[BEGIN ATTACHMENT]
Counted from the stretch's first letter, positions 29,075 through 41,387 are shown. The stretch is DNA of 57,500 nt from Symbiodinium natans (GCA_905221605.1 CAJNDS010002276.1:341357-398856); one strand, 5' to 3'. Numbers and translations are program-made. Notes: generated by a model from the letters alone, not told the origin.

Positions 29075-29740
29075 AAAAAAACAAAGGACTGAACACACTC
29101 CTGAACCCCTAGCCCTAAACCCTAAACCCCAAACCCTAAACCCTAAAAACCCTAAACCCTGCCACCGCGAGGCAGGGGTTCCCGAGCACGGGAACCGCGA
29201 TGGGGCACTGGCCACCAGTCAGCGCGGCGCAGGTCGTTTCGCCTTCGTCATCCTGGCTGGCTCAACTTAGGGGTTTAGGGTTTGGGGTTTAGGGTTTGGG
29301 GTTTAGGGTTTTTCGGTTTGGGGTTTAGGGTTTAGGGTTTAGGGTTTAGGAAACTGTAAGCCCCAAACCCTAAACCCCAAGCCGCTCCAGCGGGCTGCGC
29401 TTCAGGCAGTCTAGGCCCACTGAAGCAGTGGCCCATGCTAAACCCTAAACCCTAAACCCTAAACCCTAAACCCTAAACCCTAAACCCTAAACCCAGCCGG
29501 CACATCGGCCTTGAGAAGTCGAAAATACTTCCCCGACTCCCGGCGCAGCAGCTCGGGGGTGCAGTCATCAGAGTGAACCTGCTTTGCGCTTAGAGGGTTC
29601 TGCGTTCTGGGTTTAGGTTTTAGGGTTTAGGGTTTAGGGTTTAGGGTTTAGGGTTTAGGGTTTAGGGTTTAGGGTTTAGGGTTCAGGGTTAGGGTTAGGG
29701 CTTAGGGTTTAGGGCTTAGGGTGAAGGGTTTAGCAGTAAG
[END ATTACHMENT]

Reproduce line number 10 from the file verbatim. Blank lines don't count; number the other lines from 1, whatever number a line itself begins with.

29701 CTTAGGGTTTAGGGCTTAGGGTGAAGGGTTTAGCAGTAAG